Batteries


Categories: INSTRUMENTARIUM
Sources: A Manual Of Peroral Endoscopy And Laryngeal Surgery

The simplest, best, and safest source of current is a

double dry battery arranged in three groups of two cells each,

connected in series (Fig. 8). Each set should have two binding posts

and a rheostat. The binding posts should have double holes for two

additional cords, to be kept in reserve for use in case a cord becomes

defective.* The commercial current reduced through a rheostat should

never be used, because there is always the possibility of grounding

the circuit through the patient; a highly dangerous accident when we

consider that the tube makes a long moist contact in tissues close to

the course of both the vagi and the heart. The endoscopist should

never depend upon a pocket battery as a source of illumination, for it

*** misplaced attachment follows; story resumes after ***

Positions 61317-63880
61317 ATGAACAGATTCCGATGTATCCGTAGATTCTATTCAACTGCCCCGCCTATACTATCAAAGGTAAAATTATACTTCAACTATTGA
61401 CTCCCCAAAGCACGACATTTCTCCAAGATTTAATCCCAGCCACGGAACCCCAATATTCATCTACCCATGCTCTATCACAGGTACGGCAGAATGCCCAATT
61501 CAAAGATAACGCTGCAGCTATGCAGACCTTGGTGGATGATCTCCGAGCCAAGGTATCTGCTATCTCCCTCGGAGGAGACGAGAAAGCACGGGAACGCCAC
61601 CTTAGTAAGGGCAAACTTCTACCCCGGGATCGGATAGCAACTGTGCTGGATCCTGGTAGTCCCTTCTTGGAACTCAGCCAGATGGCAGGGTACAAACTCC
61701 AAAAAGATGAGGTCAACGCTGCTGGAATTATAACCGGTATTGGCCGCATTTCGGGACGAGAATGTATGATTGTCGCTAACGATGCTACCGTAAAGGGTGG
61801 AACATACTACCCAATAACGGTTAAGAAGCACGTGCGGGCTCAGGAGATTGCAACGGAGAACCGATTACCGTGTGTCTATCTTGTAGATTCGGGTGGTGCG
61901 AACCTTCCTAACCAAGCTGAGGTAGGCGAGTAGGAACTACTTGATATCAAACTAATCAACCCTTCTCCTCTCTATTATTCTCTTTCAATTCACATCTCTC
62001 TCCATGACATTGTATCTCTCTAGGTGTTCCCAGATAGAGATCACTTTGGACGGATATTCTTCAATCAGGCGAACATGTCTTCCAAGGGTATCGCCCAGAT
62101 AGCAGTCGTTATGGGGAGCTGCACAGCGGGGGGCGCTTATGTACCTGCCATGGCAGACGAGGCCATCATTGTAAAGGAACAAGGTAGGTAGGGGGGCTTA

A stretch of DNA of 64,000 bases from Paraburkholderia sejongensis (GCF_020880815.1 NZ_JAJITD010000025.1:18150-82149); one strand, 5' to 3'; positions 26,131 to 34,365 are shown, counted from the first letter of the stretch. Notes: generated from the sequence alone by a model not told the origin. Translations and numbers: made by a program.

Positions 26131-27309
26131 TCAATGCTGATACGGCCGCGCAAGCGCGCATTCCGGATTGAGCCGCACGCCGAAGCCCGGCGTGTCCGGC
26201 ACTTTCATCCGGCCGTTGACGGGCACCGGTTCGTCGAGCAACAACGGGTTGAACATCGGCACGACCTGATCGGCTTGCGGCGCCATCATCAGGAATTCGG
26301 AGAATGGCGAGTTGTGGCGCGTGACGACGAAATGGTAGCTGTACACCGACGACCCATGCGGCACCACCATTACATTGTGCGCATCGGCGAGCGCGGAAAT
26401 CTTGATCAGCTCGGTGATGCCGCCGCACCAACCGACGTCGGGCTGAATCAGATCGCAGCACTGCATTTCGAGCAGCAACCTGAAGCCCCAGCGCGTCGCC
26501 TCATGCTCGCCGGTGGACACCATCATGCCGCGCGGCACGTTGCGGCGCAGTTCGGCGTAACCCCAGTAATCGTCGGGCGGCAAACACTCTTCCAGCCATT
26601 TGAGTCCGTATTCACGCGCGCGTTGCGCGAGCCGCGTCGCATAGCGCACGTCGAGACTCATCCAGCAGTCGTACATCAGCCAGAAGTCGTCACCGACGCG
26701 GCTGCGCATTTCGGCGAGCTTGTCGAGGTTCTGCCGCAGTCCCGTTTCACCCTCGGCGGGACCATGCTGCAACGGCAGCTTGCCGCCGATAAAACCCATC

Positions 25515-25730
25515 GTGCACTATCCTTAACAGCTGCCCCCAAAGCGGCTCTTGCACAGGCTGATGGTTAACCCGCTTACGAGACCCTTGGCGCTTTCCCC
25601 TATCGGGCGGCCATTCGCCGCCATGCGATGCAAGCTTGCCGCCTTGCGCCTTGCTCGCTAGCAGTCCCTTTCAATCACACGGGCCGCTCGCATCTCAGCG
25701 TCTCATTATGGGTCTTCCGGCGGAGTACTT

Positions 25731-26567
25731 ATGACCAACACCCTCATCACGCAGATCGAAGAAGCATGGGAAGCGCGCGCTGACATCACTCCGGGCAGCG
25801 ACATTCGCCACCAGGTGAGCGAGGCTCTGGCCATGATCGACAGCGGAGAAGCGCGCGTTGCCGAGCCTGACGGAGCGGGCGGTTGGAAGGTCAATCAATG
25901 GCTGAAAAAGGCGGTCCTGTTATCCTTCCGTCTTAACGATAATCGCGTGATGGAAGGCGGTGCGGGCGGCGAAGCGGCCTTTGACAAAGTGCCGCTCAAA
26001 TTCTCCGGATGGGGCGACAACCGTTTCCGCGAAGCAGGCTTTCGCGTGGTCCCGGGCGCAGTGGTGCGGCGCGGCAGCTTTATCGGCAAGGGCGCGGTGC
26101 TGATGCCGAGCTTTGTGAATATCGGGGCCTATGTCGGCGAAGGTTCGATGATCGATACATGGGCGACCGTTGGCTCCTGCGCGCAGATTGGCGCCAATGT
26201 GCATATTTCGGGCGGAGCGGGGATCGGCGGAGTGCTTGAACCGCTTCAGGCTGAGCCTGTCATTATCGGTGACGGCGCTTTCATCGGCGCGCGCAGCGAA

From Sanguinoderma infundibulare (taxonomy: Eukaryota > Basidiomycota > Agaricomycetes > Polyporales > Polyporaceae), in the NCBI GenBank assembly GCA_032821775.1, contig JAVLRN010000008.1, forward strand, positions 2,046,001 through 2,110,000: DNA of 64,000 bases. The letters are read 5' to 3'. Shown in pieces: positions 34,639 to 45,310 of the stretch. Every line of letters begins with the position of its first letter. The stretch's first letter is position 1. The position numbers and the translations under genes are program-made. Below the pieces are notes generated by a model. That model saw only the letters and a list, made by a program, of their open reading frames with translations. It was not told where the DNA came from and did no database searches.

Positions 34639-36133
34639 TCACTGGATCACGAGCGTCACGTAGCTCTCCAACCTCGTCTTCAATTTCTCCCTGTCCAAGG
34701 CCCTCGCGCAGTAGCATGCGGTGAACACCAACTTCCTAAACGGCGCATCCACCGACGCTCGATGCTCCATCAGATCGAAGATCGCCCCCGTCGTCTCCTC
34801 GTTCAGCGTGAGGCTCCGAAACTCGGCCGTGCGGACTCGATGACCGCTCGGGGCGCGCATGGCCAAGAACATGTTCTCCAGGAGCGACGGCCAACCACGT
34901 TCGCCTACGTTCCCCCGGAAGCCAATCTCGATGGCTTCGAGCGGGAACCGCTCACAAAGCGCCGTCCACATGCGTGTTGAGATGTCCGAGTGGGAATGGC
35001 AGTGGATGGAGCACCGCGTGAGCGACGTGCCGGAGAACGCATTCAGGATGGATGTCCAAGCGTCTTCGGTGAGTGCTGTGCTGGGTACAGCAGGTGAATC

is almost certain to fail during the endoscopy. The wires connecting

the battery and endoscopic instrument are covered with rubber, so that

they may be cleansed and superficially sterilized with alcohol. They

may be totally immersed in alcohol for any length of time without

injury.



* When this is done care is necessary to avoid attempting to use

simultaneously the two cords from one pair of posts.



[FIG 8.--The author's endoscopic battery, heavily built for

reliability.



It contains 6 dry cells, series-connected in 3 groups of 2 cells each.

Each group has its own rheostat and pair of binding posts.]





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